A Colorado deed effectuates the transfer of a property title between two (2) parties, the grantor and the grantee. There are several types of deeds that may be selected for use depending on the needs and preferences of the parties involved. Certain deeds provide the buyer with security against claims and encumbrances, while others offer little to no protection whatsoever. Some deeds aren’t used in a buyer-seller scenario at all; for example, the “transfer on death deed” may be used for estate planning to transfer the property in the event of the owner’s death.
Beneficiary Deed – Generally used to avoid probate, this deed transfers title to a beneficiary when the property owner passes away.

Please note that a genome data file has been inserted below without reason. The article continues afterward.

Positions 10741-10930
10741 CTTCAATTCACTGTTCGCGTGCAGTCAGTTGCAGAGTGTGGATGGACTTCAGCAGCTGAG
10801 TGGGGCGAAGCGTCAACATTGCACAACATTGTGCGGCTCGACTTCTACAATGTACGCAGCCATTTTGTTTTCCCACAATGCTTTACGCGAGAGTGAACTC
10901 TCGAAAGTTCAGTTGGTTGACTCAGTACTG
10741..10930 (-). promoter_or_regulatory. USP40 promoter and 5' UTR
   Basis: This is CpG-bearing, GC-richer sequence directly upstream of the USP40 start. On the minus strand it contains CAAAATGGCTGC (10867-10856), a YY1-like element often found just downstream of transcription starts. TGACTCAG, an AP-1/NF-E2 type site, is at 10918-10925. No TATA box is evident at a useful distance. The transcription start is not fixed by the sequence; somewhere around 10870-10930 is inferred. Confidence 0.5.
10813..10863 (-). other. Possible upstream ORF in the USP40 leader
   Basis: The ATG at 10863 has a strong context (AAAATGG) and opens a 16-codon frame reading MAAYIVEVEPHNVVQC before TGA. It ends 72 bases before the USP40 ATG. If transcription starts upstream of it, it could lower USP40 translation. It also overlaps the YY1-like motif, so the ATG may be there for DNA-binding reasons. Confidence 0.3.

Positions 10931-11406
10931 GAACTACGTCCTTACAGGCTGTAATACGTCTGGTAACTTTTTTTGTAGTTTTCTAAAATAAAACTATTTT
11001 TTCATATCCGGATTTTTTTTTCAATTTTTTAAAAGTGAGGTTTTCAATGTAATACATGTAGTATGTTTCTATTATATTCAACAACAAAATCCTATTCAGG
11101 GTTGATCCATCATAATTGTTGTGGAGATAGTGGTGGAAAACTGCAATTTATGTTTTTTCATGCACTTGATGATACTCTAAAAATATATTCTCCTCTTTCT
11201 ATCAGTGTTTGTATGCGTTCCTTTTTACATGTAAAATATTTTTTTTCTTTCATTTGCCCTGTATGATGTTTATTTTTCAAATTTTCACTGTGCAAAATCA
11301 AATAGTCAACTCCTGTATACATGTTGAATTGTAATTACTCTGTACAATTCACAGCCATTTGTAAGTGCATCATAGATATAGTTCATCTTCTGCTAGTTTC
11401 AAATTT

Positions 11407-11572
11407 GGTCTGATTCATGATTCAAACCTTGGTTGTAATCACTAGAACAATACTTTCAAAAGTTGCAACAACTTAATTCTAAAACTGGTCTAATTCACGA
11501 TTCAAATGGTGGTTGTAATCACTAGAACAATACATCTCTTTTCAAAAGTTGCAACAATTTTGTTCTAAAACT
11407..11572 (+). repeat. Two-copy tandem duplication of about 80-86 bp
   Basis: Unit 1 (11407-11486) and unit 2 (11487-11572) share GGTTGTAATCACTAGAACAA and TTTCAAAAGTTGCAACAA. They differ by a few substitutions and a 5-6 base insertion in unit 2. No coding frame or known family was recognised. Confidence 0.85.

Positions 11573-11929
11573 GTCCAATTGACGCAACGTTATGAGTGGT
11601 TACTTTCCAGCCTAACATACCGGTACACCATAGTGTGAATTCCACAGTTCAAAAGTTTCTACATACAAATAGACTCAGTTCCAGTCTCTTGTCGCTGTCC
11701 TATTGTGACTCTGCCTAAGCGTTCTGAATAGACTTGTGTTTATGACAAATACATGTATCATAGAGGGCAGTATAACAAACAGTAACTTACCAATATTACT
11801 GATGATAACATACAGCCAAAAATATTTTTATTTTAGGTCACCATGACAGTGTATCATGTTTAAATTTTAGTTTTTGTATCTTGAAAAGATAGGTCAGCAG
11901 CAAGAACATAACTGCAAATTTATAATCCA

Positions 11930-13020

Deed of Trust – An agreement involving three (3) parties whereby a purchaser of a property borrows money from a lender. A third-party trustee will hold the property title until the buyer repays the lender.
General Warranty Deed – A deed through which the current property owner guarantees that they own the title to the property and that the property has no liens or encumbrances on it.
Quit Claim Deed – Transfers property without any guarantee of a clean title or the legitimacy of the grantor’s ownership.
Special Warranty Deed – Similar to the general warranty deed, except that all guarantees apply only to the grantor’s ownership and don’t take into account encumbrances from previous owners.
- Statutes: REAL PROPERTY (§§ 38-30-101 — 38-46-104)
- Formatting: § 30-10-406(3)(a)
- Signing Requirements (§ 38-30-126(1) & 38-35-103): Must be acknowledged before an officer as listed in § 38-30-126(1).
- Where to record (§ 38-35-106(1)): County Clerk’s Office
- Recording fees (§ 30-1-103(1), § 30-10-421(1) & § 24-21-403(2)): $10 for the first page, $5 for each additional page + $3 surcharge